Opera Mini on iPhone

To my amazement Apple approved the Opera Mini web browser into it’s App Store. It’s a free download and in my opinion still not worth it, the built in Safari browser is better at the main task of browsing the web.

While Opera say their browser is faster, which it is, they do this by loading web pages via their Norway based servers and compressing images before passing the page along to you. This has two problems, they over compress the images and any content that is region specific you’ll get the Norway version.

There are some bugs in the application that I’m sure will be ironed out in the next release, like pages loaded in portrait don’t resize when switching to landscape.

The guys at Opera have done a good job with the user interface bringing tabbed browsing to the forefront (something Safari has, but very few realise) and full screen mode, although burred in the settings is very nice when browsing full desktops sites.

The browser seems very stable even on those site that cash Safari Opera handles them without a quiver.

Apart from that bug, the way pages are loaded and the over compression on images Opera have a good browser here but I’m staying with the built in Safari or until Skyfire bring their browser to the app store.

Shortcut.js Add keyboard shortcuts to your site

This script has been updated. For the latest info please see this new page.

shortcut.js is a JavaScript file that enables keyboard shortcuts in any web application. I wrote the script to add keyboard shortcuts to a very early stage project I’m working on which I’m not ready to disclose at the moment.

How to Use

Once you’ve downloaded and extracted shortcut.zip (download) you can follow the guide below.

The zip archive includes both a standard JavaScript file (shortcut.js) and a PHP file (shortcut.js.php) that will enable GZip. Only use the PHP file if your server supports GZip, it does not check.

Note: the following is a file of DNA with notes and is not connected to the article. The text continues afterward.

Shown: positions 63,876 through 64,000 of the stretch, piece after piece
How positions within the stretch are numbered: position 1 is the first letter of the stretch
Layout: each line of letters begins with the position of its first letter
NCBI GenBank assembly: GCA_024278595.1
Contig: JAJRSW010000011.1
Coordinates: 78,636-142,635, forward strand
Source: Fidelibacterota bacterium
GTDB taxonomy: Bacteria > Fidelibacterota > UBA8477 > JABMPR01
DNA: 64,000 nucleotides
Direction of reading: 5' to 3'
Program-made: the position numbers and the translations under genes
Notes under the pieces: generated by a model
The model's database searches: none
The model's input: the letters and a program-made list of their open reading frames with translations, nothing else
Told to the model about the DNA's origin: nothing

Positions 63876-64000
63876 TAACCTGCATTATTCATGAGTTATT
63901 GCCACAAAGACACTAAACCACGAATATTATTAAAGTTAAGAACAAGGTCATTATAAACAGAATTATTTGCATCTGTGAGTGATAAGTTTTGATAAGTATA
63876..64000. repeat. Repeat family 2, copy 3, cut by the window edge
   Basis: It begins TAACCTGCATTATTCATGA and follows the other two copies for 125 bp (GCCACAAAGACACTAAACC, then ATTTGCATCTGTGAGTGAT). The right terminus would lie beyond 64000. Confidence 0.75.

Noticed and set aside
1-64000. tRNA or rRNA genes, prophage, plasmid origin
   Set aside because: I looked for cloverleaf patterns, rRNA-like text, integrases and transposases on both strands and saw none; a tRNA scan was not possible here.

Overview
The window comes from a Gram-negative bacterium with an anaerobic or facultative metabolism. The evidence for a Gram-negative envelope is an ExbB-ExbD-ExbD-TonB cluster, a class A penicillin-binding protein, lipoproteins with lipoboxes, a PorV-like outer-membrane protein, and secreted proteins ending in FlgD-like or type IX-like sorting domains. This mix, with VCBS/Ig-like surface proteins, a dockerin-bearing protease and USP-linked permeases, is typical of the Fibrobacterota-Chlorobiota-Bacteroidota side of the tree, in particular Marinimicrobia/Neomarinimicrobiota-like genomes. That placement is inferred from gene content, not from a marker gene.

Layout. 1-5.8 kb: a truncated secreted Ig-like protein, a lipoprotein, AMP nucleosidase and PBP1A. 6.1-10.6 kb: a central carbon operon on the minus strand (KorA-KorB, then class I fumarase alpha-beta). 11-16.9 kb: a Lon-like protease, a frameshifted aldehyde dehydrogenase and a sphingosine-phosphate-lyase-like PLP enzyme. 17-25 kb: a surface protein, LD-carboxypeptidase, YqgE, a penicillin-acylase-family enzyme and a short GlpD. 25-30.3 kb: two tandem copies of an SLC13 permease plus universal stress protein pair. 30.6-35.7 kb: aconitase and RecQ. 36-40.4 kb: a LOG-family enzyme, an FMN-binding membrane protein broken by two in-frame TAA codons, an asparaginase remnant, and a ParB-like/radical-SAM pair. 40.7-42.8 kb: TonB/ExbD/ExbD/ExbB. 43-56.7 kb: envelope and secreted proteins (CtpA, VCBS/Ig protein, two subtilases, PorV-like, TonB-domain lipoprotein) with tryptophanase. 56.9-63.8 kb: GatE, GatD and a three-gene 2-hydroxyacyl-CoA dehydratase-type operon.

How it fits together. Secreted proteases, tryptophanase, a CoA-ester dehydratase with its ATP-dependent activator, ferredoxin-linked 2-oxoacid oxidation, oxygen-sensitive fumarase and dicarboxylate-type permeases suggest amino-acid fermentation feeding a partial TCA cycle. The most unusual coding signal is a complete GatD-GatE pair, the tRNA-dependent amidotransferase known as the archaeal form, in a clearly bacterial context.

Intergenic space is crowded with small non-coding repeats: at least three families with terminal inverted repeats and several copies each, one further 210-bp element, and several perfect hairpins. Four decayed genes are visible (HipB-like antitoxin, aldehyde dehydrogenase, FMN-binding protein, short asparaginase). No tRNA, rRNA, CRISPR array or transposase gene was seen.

To use the script simply link to the file in the head section of the page you want shortcuts on with

<script src="shortcut.js" type="text/javascript"></script>

If you use shortcut.js.php (included in the shortcut.zip download), with GZip compression enabled you will need to edit the link above accordingly.

Add Shortcuts

Then add the following code for each shortcut in between <script> </script> tags:

shortcut.add("Ctrl+B",function() {
   alert("The bookmarks of your browser will show up after this alert...");

Replace “Ctrl+B with the keys you want the shortcut to be assigned to.

Where “alert(…” appears is the JavaScript to run on key press you should replace this with your code, you can call functions in this area.

Valid Keys


The valid modifiers are

  • Ctrl
  • Alt
  • Shift
  • Meta

Other keys

All alpha/numeric keys are supported as are most special characters on the standard keyboard.

Special Keys

The following special keys are also supported:

  • Tab
  • Space
  • Return
  • Enter
  • Backspace
  • Scroll_lock
  • Caps_lock
  • Num_lock
  • Pause
  • Insert
  • Home
  • Delete
  • End
  • Page_up
  • Page_down
  • Left
  • Up
  • Right
  • Down
  • F1
  • F2
  • F3
  • F4
  • F5
  • F6
  • F7
  • F8
  • F9
  • F10
  • F11
  • F12

(these are not case sensitive)

Advance Use

This is more of an explanation of what things do.

In this example pressing Ctrl+B will display a message and then allow the browser to run any shortcuts it has on them keys

shortcut.add("Ctrl+B",function() {
   alert("The bookmarks of your browser will show up after this alert...");

type: when to run the shortcut, keypress/keydown/keyup etc.
propagate: set to true will run the sites script and then pass the key combo to the browser to run anything it might have set up to do.
target: where the action will take place, same as target in links.


Not that I’m planing major updates to this script but if somethings breaks or I find a better way to do something check this page for updates.

Google Port Quake 2 to HTML 5

Using their web toolkit Google ported Quake 2′s java port Jake 2 into HTML 5 and Javascript to run in the latest versions Safari and Chrome.

Their aim was to see how far they could push the upcoming HTML 5 standard and with the game running at over 30 frames per second I’m impressed.

The port uses the very latest versions of the HTML 5 specification like the main graphics are powered by WebGL which is currently only available in the bleeding edge developer versions of Chrome and Safari.

Of course the guys over at Google have made their work open source.

I haven’t had a chance to play with it yet but it’s high on my list of things to do this weekend.

Futuristic Entertainment

Futuristic Entertainment are a small record label with a few artists who approached me via a friend to create a WordPress powered site for them to support a store as well as corporate and artist pages.

When I started the project the logo wasn’t available and was later designed and added by a third party after the development had finished.

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